Aeonium flowers

A tender succulent greenhouse or conservatory perennial bearing rosettes of attractive fleshy leaves. Aeoniums are becoming increasingly popular as houseplants as they need very little care and attention.

Family: Crassulaceae (stonecrop or orpine family)
Botanical Name: Aeonium
Common Names: Tree houseleek, Irish rose

Foliage: Long branching stems topped with an round array (rosette) of green or dark purple, glossy leaves.

Flowers: Established plants can produce clusters of small yellow flowers if growing condition are good.

Flowering Period: Late winter or spring.

Soil: Well-drained, light open soil (sand or loam). Acid, alkaline or neutral pH. Avoid waterlogged conditions.

Conditions: Best in full sun. Grow in a west or south facing aspect, in a sheltered position.

Habit: Open bushy.

Type: Tender Perennial.

Origin: Madeira, the Canary Islands and North Africa.

Hardiness: Tender in the UK - protect from frost.

Planting and Growing Aeonium

These low maintenance plants will thrive in bright, warm conditions. Group them with other succulents or cacti that enjoy a similar growing environment.

Pot them in loam-based compost with 50% grit or horticultural sand added. Aeoniums can be stood outside in a sunny spot over the summer but need to be returned indoors in September, before the first frosts.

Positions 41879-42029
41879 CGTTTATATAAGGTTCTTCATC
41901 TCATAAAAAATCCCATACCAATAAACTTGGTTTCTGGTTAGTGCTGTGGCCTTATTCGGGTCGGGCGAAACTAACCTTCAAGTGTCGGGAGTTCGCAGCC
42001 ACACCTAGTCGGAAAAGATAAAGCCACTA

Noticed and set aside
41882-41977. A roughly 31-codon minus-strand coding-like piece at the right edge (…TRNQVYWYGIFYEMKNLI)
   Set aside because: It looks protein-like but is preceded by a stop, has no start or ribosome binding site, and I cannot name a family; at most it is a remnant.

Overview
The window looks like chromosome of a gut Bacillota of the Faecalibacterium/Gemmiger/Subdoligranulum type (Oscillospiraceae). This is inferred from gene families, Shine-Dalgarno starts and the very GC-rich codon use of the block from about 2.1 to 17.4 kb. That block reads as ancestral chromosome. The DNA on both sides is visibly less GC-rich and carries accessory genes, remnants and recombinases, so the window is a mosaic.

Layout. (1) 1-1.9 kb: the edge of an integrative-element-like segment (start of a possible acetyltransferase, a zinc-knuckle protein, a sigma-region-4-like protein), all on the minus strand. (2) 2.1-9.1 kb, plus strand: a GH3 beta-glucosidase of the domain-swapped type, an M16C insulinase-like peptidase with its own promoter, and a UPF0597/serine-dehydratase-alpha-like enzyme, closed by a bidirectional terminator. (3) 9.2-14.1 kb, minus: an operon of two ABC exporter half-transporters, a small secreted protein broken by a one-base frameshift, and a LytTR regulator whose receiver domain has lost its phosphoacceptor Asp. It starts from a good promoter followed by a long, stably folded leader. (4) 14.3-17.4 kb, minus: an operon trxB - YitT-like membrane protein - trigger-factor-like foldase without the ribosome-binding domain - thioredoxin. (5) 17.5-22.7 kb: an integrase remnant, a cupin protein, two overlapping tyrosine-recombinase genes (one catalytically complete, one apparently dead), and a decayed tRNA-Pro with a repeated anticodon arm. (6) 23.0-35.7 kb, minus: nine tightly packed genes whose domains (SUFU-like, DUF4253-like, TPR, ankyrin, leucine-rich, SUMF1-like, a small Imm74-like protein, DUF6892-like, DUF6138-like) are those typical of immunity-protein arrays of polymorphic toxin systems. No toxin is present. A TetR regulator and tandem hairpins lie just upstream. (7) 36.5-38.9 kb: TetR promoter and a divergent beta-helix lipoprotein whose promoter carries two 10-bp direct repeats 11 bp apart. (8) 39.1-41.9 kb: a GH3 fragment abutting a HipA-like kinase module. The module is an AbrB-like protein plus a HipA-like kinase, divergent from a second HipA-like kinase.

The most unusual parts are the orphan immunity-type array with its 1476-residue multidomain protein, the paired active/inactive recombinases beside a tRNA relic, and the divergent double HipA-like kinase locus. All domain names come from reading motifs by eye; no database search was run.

In ideal conditions they can reach a height and spread of 6ft (1.8m) or more, although they will grow much smaller if the roots are restricted in a pot.

Taking Care of Aeonium

Water sparingly over the summer and keep them even drier in winter while the plant is dormant. Apply a balanced liquid fertiliser a few times during the growing season.

The stems are brittle so take care not to let pot grown specimens get blown over and damaged. Heavy clay pots make ideal containers for these plants, providing good drainage and stability. Any stem sections than break off can be used as cutting material to propagate new plants.


Not necessary.

Pests and Diseases

Generally disease free but prone to aphids and mealybugs when grown under glass.

Propagating Aeonium

Aeoniums can be propagated from seed, but it is much easier to cut off a bit of stem with a rosette of leaves, which can be planted up in light, free draining compost. Keep at 19°C (65°F) until roots form. Do not overwater.

Popular Varieties of Aeonium

Aeonium arboreum (tree aeonium) is the main species available for sale in the UK. Good cultivars include:

  • 'Atropurpureum' is a shrubby form with dark, fleshy leaved rosettes. For sale at Thompson & Morgan.
  • 'Schwartzkopf' has rosettes of deep burgundy on palm-like trunks. Pretty little yellow flowers in spring. For sale at You Garden.
  • 'Tip Top' produces bright green rosettes, darkening to deep burgundy at the outer edges. For sale at Thompson & Morgan.
  • 'Velours' has striking, dark purple leaves, which contrast beautifully with its bright yellow flowers. For sale at Crocus.
  • Zwartkop is a popular form with succulent black-purple leaves.